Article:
If job security is your main aspiration, being a Republican Sheriff in a deeply red county may be right for you. Take it from Pasco County Sheriff Chris Nocco, a well-liked GOP’er who just won reelection without opposition.
First appointed to his position by Gov. Rick Scott in 2011, Nocco has now been re-elected three times (2012, 2016 and 2020). Telegenic and aligned with center- and far-right pols alike, Nocco’s resume reads like a Republican’s dream: he was a first responder in D.C. during 9/11 as well as the sniper and anthrax attacks. He was chief of staff to now-U. S. Sen. Marco Rubio when he was Florida House Speaker and chief of staff for the Florida Highway Patrol. His wife, Bridget, is a high-caliber GOP fundraiser affiliated with the powerful lobbying firm Ballard Partners.
Since taking office in 2011, Nocco’s tenure has been relatively uncontroversial (emphasizing relatively). He has aligned with other well-liked Pasco Republicans, including former state Senator and current Pasco Tax Collector Mike Fasano, as well as Education Commissioner Richard Corcoran, a Pasco Republican who formerly served as House Speaker. While his alliance with Fasano remains strong, he appears to differ from his friend on a key party sticking point: former President Donald Trump. Fasano was vocally critical of Trump and supportive of now-President Joe Biden; Nocco publicly aligned himself with the former President.
“Sheriff Nocco is that rare elected official who truly says it like it is and lives what he speaks. He not only has the respect of his deputies, he is admired by countless people in the community,” said Pasco County Tax Collector Mike Fasano. “As a husband and father he has that unique ability to balance his work and his personal life to the benefit of all. A more well-rounded and truly caring individual who is also tough and takes no nonsense is a rare find in a Sheriff. Sheriff Nocco has all of these qualities and more. It is because of his personal work ethic and faith-based lifestyle, as well as having the keen mind to surround himself with smart and hardworking leaders, that he has built a Sheriff’s office that is unrivaled in Florida.”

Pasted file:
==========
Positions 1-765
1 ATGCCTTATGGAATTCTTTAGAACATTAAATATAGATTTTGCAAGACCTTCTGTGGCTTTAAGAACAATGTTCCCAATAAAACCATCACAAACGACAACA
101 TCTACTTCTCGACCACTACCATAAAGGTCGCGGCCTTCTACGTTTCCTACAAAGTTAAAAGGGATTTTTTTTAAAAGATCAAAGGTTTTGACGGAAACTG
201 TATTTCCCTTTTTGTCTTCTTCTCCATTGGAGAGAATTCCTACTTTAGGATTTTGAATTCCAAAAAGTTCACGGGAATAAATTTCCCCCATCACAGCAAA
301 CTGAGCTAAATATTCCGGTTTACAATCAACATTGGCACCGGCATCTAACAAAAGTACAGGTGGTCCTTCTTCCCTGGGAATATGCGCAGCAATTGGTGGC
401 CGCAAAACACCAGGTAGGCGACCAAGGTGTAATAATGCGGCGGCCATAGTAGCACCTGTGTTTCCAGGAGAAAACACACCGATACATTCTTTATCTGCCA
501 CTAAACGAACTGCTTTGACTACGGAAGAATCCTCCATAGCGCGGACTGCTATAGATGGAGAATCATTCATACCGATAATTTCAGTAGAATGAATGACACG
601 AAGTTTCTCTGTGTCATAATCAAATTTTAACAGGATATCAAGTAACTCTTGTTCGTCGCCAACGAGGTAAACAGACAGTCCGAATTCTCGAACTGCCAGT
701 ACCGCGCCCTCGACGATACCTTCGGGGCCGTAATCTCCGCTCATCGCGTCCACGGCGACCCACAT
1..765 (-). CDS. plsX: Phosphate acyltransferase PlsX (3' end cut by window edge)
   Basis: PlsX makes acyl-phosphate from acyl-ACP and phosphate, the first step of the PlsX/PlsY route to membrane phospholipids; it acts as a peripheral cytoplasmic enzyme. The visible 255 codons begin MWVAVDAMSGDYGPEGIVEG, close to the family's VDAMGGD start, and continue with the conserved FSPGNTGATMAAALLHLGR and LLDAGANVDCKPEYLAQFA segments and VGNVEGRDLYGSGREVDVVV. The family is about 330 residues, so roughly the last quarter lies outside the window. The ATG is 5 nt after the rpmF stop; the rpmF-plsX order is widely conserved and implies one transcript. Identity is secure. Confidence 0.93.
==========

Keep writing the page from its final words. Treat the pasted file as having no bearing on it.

Yet he’s not a strictly partisan guy. He has made frequent appearances at events giving food to the hungry over the holidays and at the beginning of the COVID-19 pandemic and has been active in the fight against human trafficking.
In 2017, Nocco served on the powerful Constitution Revision Commission, a panel of appointed officials assembled every 20 years to examine and file proposed amendments to the state constitution for voters to approve or reject in the following election. Nocco, whom Corcoran appointed, championed Marsy’s Law, an amendment aiming to grant victims of crimes the same rights as the accused. He and State Sen. Lauren Book, a Democrat from Plantation, jointly proposed the measure. It easily passed the 60% vote threshold required for ballot amendments to become law.
“Sheriff Nocco’s star is rising, and he will soon be recognized and respected outside of Tampa Bay as he is within it. He is a dedicated public servant with deep ties to many in and around Florida’s political establishment. Remember the name Chris Nocco because you will be hearing it more and more as the years go by,” said GOP political consultant Anthony Pedicini.
Added Shawn Foster, a Pasco County lobbyist: “Chris Nocco is considered a “Deputy’s Sheriff” and he leads the department through innovative means. Sheriff Nocco empowers his deputies to do what is best for the community and truly cares about reducing crime and victimization. We are very fortunate to have him as our Sheriff and know his future is extremely bright.”
If he ever gets bored with being Pasco sheriff, he would likely be a valued member of the Florida Republican candidate bench.
But Nocco’s tenure hasn’t been without scrutiny. In late fall 2020, the Tampa Bay Times published a report critical of a Pasco Sheriff’s Office policy that used data — including students’ academic performance — to identify potential criminals before they commit crimes. It started in 2011 under Nocco’s watch and didn’t end until 2019.
Critics — everyone from the Pasco County Council PTA to the American Civil Liberties Union — say the program led to police harassment of innocent people, including warrantless searches, and was a profound violation of the Fourth Amendment to the U.S. Constitution.